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Old Eheims and CO2, Cichids and silicates
In a message dated 12/25/99 12:50:50 AM Pacific Standard Time,
Aquatic-Plants-Owner at actwin_com writes:
<< Hi all,
I purchased a 2217 - 1000LH old style canister filter in top condition to
use on a 4x2x2 = 120 gallon tank = 400L. This filter will turn the water
over 2 times an hour, a bit too little but I will probably add an internal
power filter for circulation/mechanical filtration.
My question is that I know people use Eheim filters successfuly for a CO2
reacter (ie CO2 is bubbled into the intake and dissolves within the
filtered water) so does this only work with the 'profesional' series or
does it work with the old ones - ie no air locks etc...
(OLD = green transparent cylinder with grey lid)
Also I will be getting some white beach sand for a 65 G african cichlid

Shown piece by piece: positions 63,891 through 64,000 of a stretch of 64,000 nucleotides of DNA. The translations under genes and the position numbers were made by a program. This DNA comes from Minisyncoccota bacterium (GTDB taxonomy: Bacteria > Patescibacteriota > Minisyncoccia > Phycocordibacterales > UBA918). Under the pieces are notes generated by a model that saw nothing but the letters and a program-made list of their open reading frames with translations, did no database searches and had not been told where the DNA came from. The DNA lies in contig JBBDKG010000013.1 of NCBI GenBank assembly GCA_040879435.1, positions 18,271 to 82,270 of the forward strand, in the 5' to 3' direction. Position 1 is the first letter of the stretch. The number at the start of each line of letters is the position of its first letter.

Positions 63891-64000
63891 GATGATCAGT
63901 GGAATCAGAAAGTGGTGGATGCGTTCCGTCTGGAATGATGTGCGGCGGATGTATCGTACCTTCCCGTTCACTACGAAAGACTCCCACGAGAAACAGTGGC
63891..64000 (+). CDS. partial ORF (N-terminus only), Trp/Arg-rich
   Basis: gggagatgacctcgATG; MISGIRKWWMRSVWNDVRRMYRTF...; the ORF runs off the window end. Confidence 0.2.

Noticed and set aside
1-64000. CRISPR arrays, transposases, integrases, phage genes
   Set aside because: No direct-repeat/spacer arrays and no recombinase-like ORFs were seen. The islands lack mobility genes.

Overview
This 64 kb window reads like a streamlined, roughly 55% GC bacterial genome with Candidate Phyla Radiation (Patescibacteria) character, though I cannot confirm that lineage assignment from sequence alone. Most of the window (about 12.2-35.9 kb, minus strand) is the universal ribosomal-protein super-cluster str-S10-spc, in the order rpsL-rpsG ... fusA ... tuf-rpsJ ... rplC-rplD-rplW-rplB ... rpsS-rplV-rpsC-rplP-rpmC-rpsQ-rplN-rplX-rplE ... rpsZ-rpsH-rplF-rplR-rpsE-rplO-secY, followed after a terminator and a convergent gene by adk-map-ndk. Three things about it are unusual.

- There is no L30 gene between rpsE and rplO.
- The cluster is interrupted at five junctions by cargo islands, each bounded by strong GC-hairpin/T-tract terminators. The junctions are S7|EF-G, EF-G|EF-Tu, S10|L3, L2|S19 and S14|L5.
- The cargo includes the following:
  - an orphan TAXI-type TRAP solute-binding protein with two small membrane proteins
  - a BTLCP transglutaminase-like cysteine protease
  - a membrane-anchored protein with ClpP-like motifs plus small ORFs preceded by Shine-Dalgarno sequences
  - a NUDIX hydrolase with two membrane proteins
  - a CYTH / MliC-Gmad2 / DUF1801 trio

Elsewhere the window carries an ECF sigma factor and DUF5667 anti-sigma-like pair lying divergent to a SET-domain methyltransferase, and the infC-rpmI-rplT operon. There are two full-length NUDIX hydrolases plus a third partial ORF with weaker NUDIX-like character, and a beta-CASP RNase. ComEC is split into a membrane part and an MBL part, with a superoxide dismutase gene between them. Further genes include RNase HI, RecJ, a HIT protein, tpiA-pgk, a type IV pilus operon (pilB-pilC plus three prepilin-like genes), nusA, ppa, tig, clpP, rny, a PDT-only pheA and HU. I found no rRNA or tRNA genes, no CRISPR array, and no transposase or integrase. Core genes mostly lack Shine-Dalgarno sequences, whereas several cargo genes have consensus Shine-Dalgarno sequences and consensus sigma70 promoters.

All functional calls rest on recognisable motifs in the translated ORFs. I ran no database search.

tank. Does sand cause many problems? The ones I have noticed are/could be:
1)anaerobic substrate - even with frequent weekly cleaning?
2) particles are suspesnded in the water rather then being caught in proper
3) fish waste collects on the sands surface?
Looking forward to some answers.
bevgreen at cygnus_uwa.edu.au
The Eheim canister filters are very much the same functionally in your
application. The carbon dioxide will be diffused as if it were a model 2227...
Beware of the "white beach sand"... typically 30 or more grains to a
linear inch... this too-fine silica based material is a loser on a few
counts: it's too dimensionally flat... like poker chips... tending to
compact, leading to anaerobiosis as you mention.
And it's chemically inert for the most part, not contributing carbonates,
bicarbonates for pH buffering, raising alkalinity which the principal groups
of African Cichlids (and plants!) appreciate...
And it's too "smooth", not granting substrate for beneficial microbes,
sites for the many "earth" based catalytic reactions....
If it were me, I'd seek out a different, singular material as a
substrate... a carbonaceous material that is more three dimensional, about
the same grade... which I would make larger (at the smallest 1/16"
diameter... up to 1/8")... for functions' sake.